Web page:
RBA
A man walks past the Reserve Bank of Australia office in SydneyReuters

The Reserve Bank of Australia's (RBA) monetary policy statement has highlighted the downside risks to growth and inflation and reflected the central bank's concerns over 'high exchange rate', pushing the Aussie dollar, which had already fallen to a two-month low on weak labour market indicators, further lower.

The Australian central bank expects the non-mining economy to improve but the decline in the mining economy could weigh heavily on the overall growth, the Statement of Monetary Policy (SoMP), released on 8 August, showed.

"The decline in mining investment is expected to weigh more heavily than it has to date and the ramp-up in LNG exports is likely to build more significantly only towards the latter part of the forecast period," the August SoMP said.

The statement also talked about the downside pressure on wage growth owing to elevated unemployment rate and how can such pressures be offset by the pass-through of the weakness in the currency.

"Given the outlook for economic activity, the unemployment rate is expected to remain elevated for some time yet. The restraint that this implies for domestic costs should offset upward pressure on prices owing to the gradual pass-through of the depreciation of the exchange rate since early 2013," according to the statement.

The RBA said those forces have been roughly in balance over most of the forecast period, and therefore inflation is expected to remain consistent with the target, even with lower levels of the exchange rate.

At the policy decision on 5 August, the RBA had left the official cash rate unchanged at 2.5%.

According to the 7 August data, unemployment rate in Australia increased to a new multi-year high of 6.4% in July. It was a sharp uptick from June's 6% and compared to the market forecast of a repeat of that.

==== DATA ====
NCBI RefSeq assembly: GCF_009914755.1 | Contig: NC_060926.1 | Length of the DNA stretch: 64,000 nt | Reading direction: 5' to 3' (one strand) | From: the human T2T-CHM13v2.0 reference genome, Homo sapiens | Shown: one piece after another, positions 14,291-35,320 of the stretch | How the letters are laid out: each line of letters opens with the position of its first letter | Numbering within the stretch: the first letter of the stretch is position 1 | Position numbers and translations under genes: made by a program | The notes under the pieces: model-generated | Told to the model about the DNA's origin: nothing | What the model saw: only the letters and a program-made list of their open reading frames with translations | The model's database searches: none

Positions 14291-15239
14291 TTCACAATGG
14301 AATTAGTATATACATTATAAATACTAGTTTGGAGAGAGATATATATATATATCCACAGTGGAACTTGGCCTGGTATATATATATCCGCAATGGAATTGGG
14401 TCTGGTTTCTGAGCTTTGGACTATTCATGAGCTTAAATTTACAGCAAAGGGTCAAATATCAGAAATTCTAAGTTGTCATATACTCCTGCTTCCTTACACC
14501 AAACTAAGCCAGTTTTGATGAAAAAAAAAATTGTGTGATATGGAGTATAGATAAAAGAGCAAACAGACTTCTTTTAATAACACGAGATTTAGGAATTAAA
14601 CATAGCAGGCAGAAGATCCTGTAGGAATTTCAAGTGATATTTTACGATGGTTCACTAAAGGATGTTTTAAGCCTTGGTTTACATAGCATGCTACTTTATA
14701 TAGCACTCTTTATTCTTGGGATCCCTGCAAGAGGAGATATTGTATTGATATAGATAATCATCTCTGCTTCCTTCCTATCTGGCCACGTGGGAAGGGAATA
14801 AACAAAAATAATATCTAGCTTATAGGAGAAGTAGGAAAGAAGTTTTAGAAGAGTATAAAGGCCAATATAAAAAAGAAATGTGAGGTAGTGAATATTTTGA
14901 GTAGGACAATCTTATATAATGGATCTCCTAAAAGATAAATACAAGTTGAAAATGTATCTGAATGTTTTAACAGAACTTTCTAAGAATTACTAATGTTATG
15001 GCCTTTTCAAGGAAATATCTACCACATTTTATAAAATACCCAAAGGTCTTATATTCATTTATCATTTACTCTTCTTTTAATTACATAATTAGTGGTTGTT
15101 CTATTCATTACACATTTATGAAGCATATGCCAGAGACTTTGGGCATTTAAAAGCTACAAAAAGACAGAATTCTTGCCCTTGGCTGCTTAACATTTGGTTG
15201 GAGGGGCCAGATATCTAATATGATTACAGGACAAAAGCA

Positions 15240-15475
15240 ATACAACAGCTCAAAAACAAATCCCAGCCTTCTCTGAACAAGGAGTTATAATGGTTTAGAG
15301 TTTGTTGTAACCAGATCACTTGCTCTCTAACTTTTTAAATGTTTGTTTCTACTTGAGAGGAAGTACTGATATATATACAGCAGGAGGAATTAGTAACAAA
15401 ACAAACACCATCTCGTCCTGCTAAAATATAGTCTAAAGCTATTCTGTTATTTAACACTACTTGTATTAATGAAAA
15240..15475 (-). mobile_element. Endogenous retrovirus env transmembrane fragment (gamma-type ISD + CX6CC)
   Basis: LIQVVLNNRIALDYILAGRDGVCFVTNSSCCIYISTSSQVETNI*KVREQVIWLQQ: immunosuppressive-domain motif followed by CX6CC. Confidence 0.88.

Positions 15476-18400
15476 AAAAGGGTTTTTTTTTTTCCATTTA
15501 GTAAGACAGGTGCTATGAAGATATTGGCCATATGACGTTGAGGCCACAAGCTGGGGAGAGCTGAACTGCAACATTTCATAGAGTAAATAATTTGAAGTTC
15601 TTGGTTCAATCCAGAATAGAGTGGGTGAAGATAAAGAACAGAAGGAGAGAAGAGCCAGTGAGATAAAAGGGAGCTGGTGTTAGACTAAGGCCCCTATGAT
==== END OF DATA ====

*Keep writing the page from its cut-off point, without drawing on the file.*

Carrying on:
Australian unemployment rate has been steadily increasing since July 2011 when it was at a more than two-year low of 4.9%.

AUD/USD fell to 0.9239 on Friday, its lowest since 3 June, from the previous close of 0.9271. The pair had fallen 0.9% on Thursday weighed down by the unemployment data.

The Aussie dollar is down more than 2.7% from early July. From the record high of 1.108 touched two years ago, the regional dollar is more than 16% down.

That said, the fact the currency is still 6.7% stronger than the four-year low of 0.8660 touched in January is keeping the central bank concerned about the currency's strength.

"The exchange rate remains high by historical standards, with the Australian dollar little changed on both a trade- weighted basis and against the US dollar since the previous SoMP," the August statement said.

"The exchange rate is well above its level in late January, notwithstanding the decline in commodity prices and a narrowing in the interest rate differentials between Australia and most other advanced economies since then," the central bank said.

The rise in underlying inflation over the past year has in part owed to the earlier depreciation of the exchange rate, the RBA said, and added that a rise in import prices is being passed on gradually by domestic wholesalers and retailers, resulting in an increase in the prices of tradable items.

"Over the past year or so, pass- through appears to have been broadly in line with historical experience. Further pass-through of the exchange rate is expected to contribute around 1⁄4 to 1⁄2 percentage point to underlying inflation over each of the next two years," the central bank said.

"By late 2016, three and a half years on from the initial depreciation, these effects are likely to have largely run their course."

The RBA is also concerned about the exchange rate response to the commodity price movements and says that it is a source of uncertainty for the economy.

"Historically, a fall in commodity prices has, in time, led to a depreciation of the exchange rate. In the absence of such a response, a fall in commodity prices would lead to weaker GDP growth since softer incomes and government revenue would weigh on domestic demand."

"However, if the exchange rate were to move lower, this would provide some offset to the fall in commodity prices by helping to stimulate demand in trade-exposed sectors of the economy. A decline in the exchange rate would also add to prices over a period of time," the RBA said.

To sum up, the RBA means with subdued upside contribution to price pressures from the wage price side, the exchange rate has to be further lower for inflation to be around the target.